Renovating a renovated kitchen

Back in 2007, during the house flipping craze, homes all over LA were bought and then cheaply “renovated” before going back on the market a month later for double the price. Having spent the good part of a year searching for a mid-century modern home within our price range and being outbid on some homes we adored, we finally settled on the home we currently live in. It’s architecturally interesting but not by a “named” architect. The exterior of the home is fairly original, but not the interior. Tragically, the man who flipped the home stripped out every original detail of the interior. The mid-century finishings I longed for were in a dump somewhere and meanwhile, the interior had been replaced with a minimalist, contemporary style (i.e. a lot of IKEA). The new kitchen was decent with walnut cabinets, a white Caesarstone countertop,  and mid-range stainless steel appliances. We lived with it for four years, then leased the house out to tenants for 3 years. In that time, the walnut cabinets we were told were solid stated to peel their veneer. Strange design choices and “cheeped out” details bore their ugly heads. IMG_1208

Before moving back into this home in September 2015, we knew we had to fix many of the problems from the flip, starting with the kitchen. With minimal light in that section of the home and black slate floors from the flip, which we didn’t want to deal with changing out, I determined a white lacquer cabinet would be a big improvement. Bye bye dark walnut. Walnut veneer that is. I worked with a custom cabinet maker to design a kitchen that would work best for the small space.


I can’t lie. I’m a sucker for trends and brushed brass hardware on white lacquer makes me happy. These particular drawer handles and pulls are from the Lewis Dolan Bar Series.

I don’t know about you but I am so tired of stainless steel. Especially, large industrial looking refrigerators and stoves. They remind me of Escalades and Hummers. Unnecessary and showy. Luckily you see less and less of those cars on the road and hopefully kitchen appliances will follow suit. Needless to say, I went with a custom panel refrigerator and dishwasher from Miele. I have not been disappointed. I’ve had Miele dishwashers before and loved the quality and look so much, I decided to go with all Miele appliances, with one exception. We needed a specific size drawer microwave to fit in out existing island footprint (again, didn’t want to deal with the floors) and this one by Wolf was a perfect fit. It’s an amazing space saver to boot.


Countertops were a no brainer. I’ve loved carrara marble for as long as I can remember. I chose a slab with soft grey veins and decided on a waterfall installation on the island. The kitchen island is literally in the middle of the house so it needed to be a decorative centerpiece as opposed to purely functional. The only problem with carrara marble is that it’s extremely porous. The smallest drop of oil or red wine will soak into the stone and it’s nearly impossible to remove the stains. Luckily, I had learned of a protectant called Tuff Skin from a friend who had also recently used carrara marble. This is a miracle product. It’s essentially the film that they use to tint windows on cars except it’s clear. You can spill anything on your marble and have no issues. It’s virtually impossible to see. If I didn’t tell you it was there, you would probably never know.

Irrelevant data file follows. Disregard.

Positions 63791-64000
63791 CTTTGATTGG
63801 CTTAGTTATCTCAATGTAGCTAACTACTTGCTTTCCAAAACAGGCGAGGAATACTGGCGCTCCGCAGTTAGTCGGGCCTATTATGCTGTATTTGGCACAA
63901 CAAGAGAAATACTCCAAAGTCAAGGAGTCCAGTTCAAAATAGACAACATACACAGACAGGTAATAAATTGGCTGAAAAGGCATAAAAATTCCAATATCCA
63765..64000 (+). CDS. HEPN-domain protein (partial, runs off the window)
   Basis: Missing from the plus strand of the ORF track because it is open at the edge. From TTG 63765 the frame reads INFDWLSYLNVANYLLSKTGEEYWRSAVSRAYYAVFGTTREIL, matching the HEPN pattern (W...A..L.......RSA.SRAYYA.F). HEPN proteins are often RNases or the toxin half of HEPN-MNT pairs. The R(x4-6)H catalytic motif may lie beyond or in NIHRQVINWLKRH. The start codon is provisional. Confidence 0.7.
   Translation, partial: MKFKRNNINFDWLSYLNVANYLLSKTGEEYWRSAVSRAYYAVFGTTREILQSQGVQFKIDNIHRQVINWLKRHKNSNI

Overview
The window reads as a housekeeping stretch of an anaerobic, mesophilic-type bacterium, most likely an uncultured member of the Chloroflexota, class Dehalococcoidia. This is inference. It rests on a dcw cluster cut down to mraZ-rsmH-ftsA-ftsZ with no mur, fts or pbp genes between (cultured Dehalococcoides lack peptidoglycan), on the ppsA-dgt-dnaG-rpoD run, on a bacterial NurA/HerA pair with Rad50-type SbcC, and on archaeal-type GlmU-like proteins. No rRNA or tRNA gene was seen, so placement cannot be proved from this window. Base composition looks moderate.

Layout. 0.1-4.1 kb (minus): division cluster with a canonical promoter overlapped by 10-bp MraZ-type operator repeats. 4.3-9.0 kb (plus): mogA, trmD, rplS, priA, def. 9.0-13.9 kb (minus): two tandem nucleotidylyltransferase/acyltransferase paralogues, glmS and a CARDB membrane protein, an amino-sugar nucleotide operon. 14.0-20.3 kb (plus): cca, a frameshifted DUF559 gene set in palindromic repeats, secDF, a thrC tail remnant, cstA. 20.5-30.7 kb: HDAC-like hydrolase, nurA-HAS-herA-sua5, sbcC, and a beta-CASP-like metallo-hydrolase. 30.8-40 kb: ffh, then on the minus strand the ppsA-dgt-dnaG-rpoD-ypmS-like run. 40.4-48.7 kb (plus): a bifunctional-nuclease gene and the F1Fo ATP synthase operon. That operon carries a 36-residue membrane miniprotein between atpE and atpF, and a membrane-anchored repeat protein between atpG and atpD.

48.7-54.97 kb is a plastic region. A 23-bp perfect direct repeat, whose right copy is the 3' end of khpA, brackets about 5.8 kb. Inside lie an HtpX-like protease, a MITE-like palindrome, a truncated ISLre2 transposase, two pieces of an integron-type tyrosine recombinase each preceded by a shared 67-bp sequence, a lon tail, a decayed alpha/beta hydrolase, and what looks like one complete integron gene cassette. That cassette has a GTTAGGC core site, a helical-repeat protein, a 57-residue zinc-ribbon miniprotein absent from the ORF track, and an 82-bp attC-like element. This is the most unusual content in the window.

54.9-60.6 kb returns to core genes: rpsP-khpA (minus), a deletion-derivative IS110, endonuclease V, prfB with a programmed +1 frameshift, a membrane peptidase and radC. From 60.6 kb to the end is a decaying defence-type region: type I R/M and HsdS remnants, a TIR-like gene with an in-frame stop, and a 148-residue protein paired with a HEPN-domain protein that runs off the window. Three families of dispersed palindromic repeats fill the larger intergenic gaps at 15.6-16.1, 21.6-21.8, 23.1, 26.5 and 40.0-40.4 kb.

To carry over the brushed brass on the drawer pulls, I chose a kitchen faucet with cross handles and a sprayer from Newport Brass. The sink is an Allia fireclay undermount. It’s wide and deep so piled up dishes are rarely visible.


A final touch of brushed brass can be found in the pendant light hanging over the sink. I found this one at Rejuvenation. It’s called Cedar and Moss, which is confusing since there is another lighting company that is named Cedar and Moss who makes incredible fixtures, but I digress.

The walnut is not 100% gone! We needed some more shelving but didn’t want to clutter the small space with more cabinets so we chose to go with simple shelving on either side of the window.


All that white required a pop of color. My grandmother had a turquoise kitchen which I loved. Turquoise has always been my favorite color and the color is synonymous with midcentury color palates. I hadn’t decided on turquoise until I had a kismet moment at the Heath Ceramics factory in Sausalito. You may recall from my previous blog post that I have a small obsession with Heath Ceramics. While visiting a good friend in the Bay Area, we made a side trip to the Heath factory where they sell factory seconds and overstock at pennies to the dollar of the regular price. I knew I had a small backsplash to tile and hoped I might find something there for it. After being lead into a magical shed behind the main factory building, I discovered this matte turquoise custom 2×6 tile. For a mere $60, I was able to buy more than enough square footage. I did have to borrow a second carry on from my friend and carry 100+ lbs of tile on the plane home but as you can see, it was worth it.


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